Trump’s ‘fixer’ in growing legal jeopardy
Amid mounting alarm and anger from President Trump, a federal judge this week denied requests from his lawyers to review materials seized from his longtime personal lawyer and self-described “fixer,” Michael Cohen. Federal Judge Kimba Wood is weighing whether to appoint an independent lawyer to review the seized materials to see if any documents are shielded under attorney-client privilege before they are handed to investigators. The Justice Department revealed that Cohen had been under criminal investigation for several months over his business dealings when the FBI seized documents and hard drives from his office and home in early April. Among the records investigators were looking for were materials related to a $130,000 payoff to porn star Stormy Daniels and communications about the notorious Access Hollywood tape. Trump’s advisers believe that the investigation into Cohen poses a bigger and more imminent threat to the president than special counsel Robert Mueller’s probe into Russian collusion, The New York Times reported.
Cohen’s lawyers said he had only two other clients in the past year: Republican donor Elliott Broidy, for whom Cohen arranged a $1.6 million payoff to hush up an affair with a Playboy model, and Fox News star Sean Hannity. But prosecutors said Cohen appeared to do little legal work, which suggests that much of the Trump-related material recovered may not be covered by attorney-client privilege. McClatchy newspapers also reported last week that Mueller has evidence that Cohen secretly traveled to Prague in the summer of 2016. If true, it would corroborate a claim in the Steele dossier that Cohen headed there to meet with an ally of Russian President Vladimir Putin regarding the election. Cohen has denied traveling to Prague.
What the editorials said
Trump’s past is finally catching up with him, said The New York Times. Cohen is typical of the “grifters, cons, sharks, goons, and crooks” he has associated with his entire career. But the threats and payoffs Cohen used to protect Trump when he was a real estate tycoon won’t work against federal prosecutors. This is no “witch hunt,” said The Baltimore Sun. The deputy U.S. attorney overseeing the investigation is Robert Khuzami, who spoke at the 2004 Republican National Convention. Hardly a “deep state” Democrat.
All of this is a long way from “the allegation that Trump is a front man for Putin,” said The Wall Street Journal. The collusion investigation has turned into a dumpster-diving expedition, with Mueller passing on referrals about porn-star payoffs and other unrelated issues. The best thing Trump can do now is follow the Bill Clinton model: Keep quiet and let the booming economy speak for itself. Too bad it’s advice he won’t take.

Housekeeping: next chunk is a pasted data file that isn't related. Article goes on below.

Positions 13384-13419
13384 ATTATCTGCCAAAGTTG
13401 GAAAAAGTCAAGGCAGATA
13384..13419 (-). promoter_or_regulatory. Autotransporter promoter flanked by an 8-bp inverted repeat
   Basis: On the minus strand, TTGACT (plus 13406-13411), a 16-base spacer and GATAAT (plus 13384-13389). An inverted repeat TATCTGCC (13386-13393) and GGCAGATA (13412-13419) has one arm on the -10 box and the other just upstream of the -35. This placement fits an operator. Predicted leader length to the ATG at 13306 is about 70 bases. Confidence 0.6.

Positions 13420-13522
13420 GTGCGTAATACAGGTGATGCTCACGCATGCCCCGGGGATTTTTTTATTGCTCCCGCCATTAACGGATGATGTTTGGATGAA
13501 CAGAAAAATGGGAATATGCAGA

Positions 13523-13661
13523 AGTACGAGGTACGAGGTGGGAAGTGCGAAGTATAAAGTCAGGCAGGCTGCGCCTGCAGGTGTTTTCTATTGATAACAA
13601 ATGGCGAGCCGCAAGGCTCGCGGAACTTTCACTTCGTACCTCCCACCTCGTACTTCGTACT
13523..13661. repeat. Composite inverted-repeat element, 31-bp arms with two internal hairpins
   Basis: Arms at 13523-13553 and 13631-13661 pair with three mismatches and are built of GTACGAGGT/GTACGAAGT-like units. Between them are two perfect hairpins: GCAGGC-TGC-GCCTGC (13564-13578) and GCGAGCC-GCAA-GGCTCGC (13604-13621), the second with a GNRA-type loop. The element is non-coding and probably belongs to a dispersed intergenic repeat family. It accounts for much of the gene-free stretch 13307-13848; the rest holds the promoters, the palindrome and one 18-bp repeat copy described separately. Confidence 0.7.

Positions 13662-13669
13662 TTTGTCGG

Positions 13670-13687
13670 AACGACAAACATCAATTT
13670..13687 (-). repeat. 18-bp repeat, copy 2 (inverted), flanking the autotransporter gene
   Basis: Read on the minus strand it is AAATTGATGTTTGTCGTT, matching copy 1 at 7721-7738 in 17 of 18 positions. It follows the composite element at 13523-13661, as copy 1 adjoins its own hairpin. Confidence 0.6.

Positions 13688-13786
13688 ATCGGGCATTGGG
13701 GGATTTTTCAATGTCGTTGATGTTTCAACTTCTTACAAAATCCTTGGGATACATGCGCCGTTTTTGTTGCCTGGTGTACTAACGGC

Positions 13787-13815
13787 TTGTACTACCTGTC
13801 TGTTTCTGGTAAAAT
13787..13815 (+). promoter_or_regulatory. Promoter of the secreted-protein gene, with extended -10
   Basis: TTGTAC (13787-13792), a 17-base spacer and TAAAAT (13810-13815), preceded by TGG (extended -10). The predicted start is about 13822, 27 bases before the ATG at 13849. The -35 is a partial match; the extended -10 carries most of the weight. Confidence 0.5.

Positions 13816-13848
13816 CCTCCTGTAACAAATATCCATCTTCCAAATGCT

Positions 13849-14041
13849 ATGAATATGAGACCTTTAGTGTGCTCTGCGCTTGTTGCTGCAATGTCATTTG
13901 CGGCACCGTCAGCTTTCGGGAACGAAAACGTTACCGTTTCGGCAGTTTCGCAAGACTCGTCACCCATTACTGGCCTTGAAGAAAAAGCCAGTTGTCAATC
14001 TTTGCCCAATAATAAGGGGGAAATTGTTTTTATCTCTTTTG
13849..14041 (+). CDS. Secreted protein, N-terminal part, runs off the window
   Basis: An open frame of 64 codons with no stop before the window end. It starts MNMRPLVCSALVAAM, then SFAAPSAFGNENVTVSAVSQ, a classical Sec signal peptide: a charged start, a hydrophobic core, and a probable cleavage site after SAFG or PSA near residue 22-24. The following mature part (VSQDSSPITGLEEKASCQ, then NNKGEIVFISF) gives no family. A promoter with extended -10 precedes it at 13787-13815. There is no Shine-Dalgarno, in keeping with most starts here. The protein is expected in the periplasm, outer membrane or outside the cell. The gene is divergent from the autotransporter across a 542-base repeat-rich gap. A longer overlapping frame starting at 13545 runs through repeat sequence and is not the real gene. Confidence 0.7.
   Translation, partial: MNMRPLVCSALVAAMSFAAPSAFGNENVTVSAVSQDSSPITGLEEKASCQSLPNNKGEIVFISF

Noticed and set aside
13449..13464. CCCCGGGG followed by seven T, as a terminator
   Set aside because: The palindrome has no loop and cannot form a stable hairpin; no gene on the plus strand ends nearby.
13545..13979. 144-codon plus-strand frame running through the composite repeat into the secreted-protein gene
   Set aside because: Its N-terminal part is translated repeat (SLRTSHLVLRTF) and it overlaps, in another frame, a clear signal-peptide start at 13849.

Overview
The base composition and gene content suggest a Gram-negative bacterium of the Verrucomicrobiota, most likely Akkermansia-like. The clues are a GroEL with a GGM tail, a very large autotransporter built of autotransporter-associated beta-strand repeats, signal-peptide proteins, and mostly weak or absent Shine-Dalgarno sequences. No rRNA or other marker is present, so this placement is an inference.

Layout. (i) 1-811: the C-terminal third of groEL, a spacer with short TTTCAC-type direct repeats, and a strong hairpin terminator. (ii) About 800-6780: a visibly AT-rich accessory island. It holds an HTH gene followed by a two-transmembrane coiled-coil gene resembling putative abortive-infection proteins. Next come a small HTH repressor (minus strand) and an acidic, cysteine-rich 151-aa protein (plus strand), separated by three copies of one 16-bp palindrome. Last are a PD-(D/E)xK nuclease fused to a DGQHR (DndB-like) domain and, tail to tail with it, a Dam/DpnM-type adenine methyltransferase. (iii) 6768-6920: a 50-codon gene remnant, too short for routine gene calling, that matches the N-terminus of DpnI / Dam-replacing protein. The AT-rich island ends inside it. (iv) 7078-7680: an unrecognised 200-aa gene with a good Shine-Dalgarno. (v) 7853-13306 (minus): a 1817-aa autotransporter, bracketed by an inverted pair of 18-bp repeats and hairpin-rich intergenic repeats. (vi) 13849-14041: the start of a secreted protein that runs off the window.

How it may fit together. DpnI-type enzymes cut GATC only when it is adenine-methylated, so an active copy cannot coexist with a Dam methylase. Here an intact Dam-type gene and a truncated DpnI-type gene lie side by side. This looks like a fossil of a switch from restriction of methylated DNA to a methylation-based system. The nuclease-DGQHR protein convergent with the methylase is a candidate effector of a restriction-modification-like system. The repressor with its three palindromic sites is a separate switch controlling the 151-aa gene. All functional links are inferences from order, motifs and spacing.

What the columnists said
The White House is right to be more worried about the Cohen investigation than Mueller’s probe, said Noah Feldman in Bloomberg.com. While the special counsel’s office has a relatively narrow mandate, the U.S. Attorney’s Office for the Southern District of New York can investigate any potential crimes “that Cohen may have committed on behalf of Trump.” And Trump can’t fire the career prosecutors now on the case, as he could Mueller. Trump can’t be indicted while in office, but he could be named as an unindicted co-conspirator in any charges against Cohen, the same way a grand jury named Richard Nixon in the Watergate cover-up. “That would tell the world that the president is a crook.”
“I’ve never thought ‘collusion with Russia’ posed jeopardy” to Trump, said Andrew McCarthy in NationalReview.com. But the Cohen investigation is a different story. The U.S. Attorney’s office almost certainly wouldn’t have jumped through the legal hoops needed to search a lawyer’s office unless it had evidence of serious crimes, ones that probably go far beyond potential campaign-finance violations for paying off a porn star.
This feels like a “turning point,” said Adam Davidson in NewYorker.com. Perhaps Trump will escape being personally linked to Russian collusion. But “I am unaware of anybody who has taken a serious look at Trump’s business who doesn’t believe that there is a high likelihood of rampant criminality,” from his ties to New York mafiosi to his dealings with known money launderers and fraudsters in Azerbaijan, Georgia, and Russia. Cohen has been present for virtually all of it, and his records are in prosecutors’ hands. It could be that “we are now in the end stages of the Trump presidency.” ■